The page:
Research methods that brought alumni together, supporting a growing network and surfacing field-level shifts. To get at this question of how an investment in individual leaders can affect the broader health care field in California, one of our key data collection activities brought alumni together for virtual and in-person outcome mapping sessions. We drew on three key methods for these sessions—most significant change, outcome harvesting, and ripple effect mapping. Our questions prompted alumni to riff off of one another’s contributions in identifying how the Program supported their ability to improve and change health care organizations, systems, and policies. We learned more about how Program alumni scaled innovations, led collaboratives and coalitions, and informed and contributed to policy and advocacy efforts focused on the health care issues facing Californians.
“When the Informing Change team wanted to try something new methodologically for CHCF, I was on board because I trusted we could ask the hard questions and get a response from alumni.”
– Sunita Mutha, Healthforce Center at UCSF
Grounding systems-level change in alumni stories. The mapping sessions illuminated for us, Program implementers, and Alumni themselves a broad landscape of change, but we knew there was more to learn about how, exactly, the Program contributed to these changes. Using what we learned in the mapping sessions, we conducted deep-dive interviews with individual Program alumni. In these one-on-one conversations, we dove deep with Program alumni on their experience with the Program, what they learned, and how they’ve applied it throughout their careers.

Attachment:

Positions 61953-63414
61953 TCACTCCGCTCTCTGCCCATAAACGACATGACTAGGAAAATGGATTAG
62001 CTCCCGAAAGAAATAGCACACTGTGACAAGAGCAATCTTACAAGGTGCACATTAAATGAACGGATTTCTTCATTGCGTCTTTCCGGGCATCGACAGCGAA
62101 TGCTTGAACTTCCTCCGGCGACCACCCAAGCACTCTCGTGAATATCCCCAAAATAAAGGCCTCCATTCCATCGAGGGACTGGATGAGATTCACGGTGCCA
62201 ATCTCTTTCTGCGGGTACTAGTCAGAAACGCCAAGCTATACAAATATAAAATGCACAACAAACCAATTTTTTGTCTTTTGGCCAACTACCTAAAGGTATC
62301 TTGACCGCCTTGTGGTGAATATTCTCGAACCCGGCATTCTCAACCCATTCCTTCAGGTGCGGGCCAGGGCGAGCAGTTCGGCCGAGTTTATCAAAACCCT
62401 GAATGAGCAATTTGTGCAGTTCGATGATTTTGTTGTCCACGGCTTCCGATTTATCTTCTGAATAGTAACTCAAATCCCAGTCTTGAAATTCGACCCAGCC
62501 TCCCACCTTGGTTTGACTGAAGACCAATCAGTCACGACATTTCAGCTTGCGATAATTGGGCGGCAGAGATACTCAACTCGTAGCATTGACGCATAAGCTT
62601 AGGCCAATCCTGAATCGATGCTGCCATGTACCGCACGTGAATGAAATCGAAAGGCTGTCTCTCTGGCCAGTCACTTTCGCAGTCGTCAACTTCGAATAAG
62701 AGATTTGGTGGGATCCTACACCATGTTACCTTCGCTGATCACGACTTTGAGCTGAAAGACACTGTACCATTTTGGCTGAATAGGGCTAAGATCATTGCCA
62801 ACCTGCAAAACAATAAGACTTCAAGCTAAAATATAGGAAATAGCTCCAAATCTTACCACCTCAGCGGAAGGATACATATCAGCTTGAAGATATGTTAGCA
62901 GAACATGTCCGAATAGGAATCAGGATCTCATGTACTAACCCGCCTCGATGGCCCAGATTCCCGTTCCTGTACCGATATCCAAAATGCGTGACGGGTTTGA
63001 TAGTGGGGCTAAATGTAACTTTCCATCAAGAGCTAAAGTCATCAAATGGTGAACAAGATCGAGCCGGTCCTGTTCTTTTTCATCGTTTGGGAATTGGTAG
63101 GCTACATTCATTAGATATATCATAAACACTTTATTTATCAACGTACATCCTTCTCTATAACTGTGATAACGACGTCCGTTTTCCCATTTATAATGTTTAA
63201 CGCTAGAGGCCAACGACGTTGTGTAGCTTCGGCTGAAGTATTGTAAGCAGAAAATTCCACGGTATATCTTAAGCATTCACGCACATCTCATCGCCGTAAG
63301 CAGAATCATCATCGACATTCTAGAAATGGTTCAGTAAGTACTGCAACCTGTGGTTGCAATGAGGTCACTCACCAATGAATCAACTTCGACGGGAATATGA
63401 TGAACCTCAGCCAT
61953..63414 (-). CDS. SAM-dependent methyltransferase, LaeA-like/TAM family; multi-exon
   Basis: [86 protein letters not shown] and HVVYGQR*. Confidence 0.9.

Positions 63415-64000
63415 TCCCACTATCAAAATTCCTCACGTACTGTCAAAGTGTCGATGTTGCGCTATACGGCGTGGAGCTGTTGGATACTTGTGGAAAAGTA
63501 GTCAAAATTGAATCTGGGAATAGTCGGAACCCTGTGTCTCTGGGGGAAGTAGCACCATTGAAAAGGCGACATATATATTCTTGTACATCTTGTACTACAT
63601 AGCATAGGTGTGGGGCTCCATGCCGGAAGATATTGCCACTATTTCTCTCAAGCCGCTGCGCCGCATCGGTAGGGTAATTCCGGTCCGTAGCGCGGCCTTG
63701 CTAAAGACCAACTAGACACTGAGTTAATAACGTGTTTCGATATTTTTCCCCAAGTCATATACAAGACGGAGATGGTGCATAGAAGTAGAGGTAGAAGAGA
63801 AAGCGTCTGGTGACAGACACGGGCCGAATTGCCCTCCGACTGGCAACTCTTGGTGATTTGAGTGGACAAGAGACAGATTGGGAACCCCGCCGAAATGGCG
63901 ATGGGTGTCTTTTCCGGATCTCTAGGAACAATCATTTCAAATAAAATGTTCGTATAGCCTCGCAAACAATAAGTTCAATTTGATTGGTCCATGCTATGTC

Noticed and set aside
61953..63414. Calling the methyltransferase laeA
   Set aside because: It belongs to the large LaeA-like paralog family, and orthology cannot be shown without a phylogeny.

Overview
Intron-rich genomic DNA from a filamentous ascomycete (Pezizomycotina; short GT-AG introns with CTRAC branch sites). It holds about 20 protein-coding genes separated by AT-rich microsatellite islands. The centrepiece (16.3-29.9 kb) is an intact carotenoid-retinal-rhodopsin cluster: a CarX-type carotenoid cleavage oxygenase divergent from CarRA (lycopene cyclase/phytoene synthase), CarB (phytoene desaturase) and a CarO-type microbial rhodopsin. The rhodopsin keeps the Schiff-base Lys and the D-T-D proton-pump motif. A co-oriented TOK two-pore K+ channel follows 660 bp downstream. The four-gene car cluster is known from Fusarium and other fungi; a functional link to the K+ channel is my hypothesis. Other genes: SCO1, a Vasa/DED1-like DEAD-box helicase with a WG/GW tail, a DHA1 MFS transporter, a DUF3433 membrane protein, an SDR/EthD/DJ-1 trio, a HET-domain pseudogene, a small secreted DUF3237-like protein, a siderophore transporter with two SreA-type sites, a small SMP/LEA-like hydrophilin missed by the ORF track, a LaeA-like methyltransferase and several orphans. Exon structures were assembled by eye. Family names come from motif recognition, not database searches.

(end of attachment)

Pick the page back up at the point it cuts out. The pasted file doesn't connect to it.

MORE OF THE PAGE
One alum, Dr. Jocelyn Freeman Garrick, used the business acumen and political savvy she gained through the Program to launch her own nonprofit, which works to diversify the health care workforce. Another alum reported that deeper connections to the network has enabled her to advocate for legislation on medically-assisted treatment for opioid use disorder. Still another is using the support of his cohort and the resources provided by the Program to transform how health care is delivered through culturally responsive care. Each alum described different pathways to different field-level shifts, yet all were bolstered in some way by the support of the Program.
“I am more in the forefront of speaking out about policy changes to better serve families that are defenseless and vulnerable.”
– Alum (Cohort 6)
These individual cases highlighted the richness of the Program’s rippling effects, while also reinforcing the common themes we heard in outcome mapping sessions: providing mutually reinforcing emotional, social, and technical resources strengthens networks and deepens leadership.
By simultaneously building participants’ intellectual, social, and emotional resources, the Program leaves a lasting influence on their capacities to effect change.
Our learning cycles with the Center’s climate change, nuclear weapons, and mass violence and atrocity teams tested their assumptions and informed ongoing adjustments to their policy advocacy strategies.
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The Kresge Foundation
The benefits—and challenges—of working across program teams surfaced tensions between the urgent need to work across sectors and long-held grantmaking practices structured by content area.